Are there any kinds of regulatory capital instruments currently covered by the existing tax regulations that would not be covered by the proposed new rules?

Quite possibly. The old regime was based on regulatory concepts, such as:

  • additional Tier 1 capital;
  • restricted Tier 1; and
  • Tier 2.

So long as an instrument met the regulatory definition (and in the absence of tax avoidance arrangements), the tax treatment was certain regardless of what the actual terms of the instrument were.

That said, as long as an instrument carries a cancellable or deferrable coupon, it would be unlikely that such an instrument (if it is currently treated as a regulatory capital instrument) would not be treated as a hybrid capital instrument under the new rules. However, there is a significant possibility where an instrument contains additional features beyond what is required by the MREL requirements, it will not enjoy the same tax treatment as under the old rules. An example of this would be an instrument which includes terms allowing for optional conversion.

The new rules are intended to apply across all sectors. Do you see any opportunities for non-regulated groups to issue deductible equity-like instruments?

Yes. Following the changes to the rules, there is no requirement that instruments represent regulatory capital securities from a regulatory (i.e. banking or insurance) perspective. These rules should be equally applicable across all sectors.

With regard to whether this regime will be used in practice by non-regulated groups, this appears highly possible. The utilities sector has long been interested in instruments of this sort, as their business model depends on raising funds efficiently without putting pressure on their degree of indebtedness. Now that they can be certain of the tax treatment of these types of instruments, they may take the opportunity to do so more regularly and as such may benefit from this regime.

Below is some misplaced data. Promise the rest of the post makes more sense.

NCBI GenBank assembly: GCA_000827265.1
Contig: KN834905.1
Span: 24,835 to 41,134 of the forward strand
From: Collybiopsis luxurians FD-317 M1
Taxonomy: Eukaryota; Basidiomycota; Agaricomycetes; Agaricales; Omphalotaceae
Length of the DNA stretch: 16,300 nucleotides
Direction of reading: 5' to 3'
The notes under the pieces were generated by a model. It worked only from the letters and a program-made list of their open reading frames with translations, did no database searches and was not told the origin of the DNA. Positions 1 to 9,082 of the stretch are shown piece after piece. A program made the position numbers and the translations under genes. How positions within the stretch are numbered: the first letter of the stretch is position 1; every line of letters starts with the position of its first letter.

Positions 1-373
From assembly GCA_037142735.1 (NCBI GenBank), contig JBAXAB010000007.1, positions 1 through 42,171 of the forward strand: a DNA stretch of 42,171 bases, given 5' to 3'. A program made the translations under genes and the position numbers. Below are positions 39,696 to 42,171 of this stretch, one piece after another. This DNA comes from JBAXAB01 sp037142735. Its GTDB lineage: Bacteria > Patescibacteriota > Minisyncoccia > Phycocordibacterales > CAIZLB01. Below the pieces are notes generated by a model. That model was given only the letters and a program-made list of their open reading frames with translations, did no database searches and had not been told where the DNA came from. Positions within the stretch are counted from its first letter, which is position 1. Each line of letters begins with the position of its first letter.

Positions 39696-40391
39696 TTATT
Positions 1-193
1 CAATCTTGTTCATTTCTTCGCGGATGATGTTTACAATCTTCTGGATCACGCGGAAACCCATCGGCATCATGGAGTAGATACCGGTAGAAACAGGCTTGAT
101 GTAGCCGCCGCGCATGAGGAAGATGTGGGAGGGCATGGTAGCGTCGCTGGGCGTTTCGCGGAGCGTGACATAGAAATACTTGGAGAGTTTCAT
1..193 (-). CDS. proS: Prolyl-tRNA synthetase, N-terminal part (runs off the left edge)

When will the new rules come into effect?

The new hybrid capital instruments rules came into effect on 1 January 2019 (i.e. there is an element of back-dating on the enactment of the Finance Act 2019).

Do you envisage any challenges posed by the new rules?

The new rules will require more complex and in-depth analysis by tax advisers than was previously required.

The analysis under the RCS regulations simply required a determination that the instrument met the regulatory capital requirements and that the targeted anti-avoidance rule was not in play. Under the new rules, advisers will need to check the terms and conditions of each instrument to ensure that it meets the definition of hybrid capital instrument for tax purposes and will then need to test separately each part of the tax code which may be relevant to the instrument (distributions, deductibility, results dependency, withholding tax and so on).

Additionally, some reliance will need to be placed on HMRC guidance when carrying out this analysis. For example, HMRC guidance is relevant to the question of whether provisions to ‘bail in’ an instrument issued by a financial institution make that instrument results-dependent. HMRC accepts that terms providing for a write-down or conversion, that are included to meet regulatory requirements will not normally make an instrument results-dependent. It also accepts that, following the same reasoning, such terms will not normally render an instrument a non¬commercial security within section 1005 of the Corporation Tax Act 2010.

Finally, the question of what happens on a conversion or write down of a regulatory capital security is left open in the new rules. The old rules stated specifically that no credits or debit arose in this situation. Under the new rules, there may still be an exclusion, but that will need to be based on the general exceptions in the loan relationships code (for example on an insolvency).

This article was first published on Lexis®PSL Tax on 18 January 2019.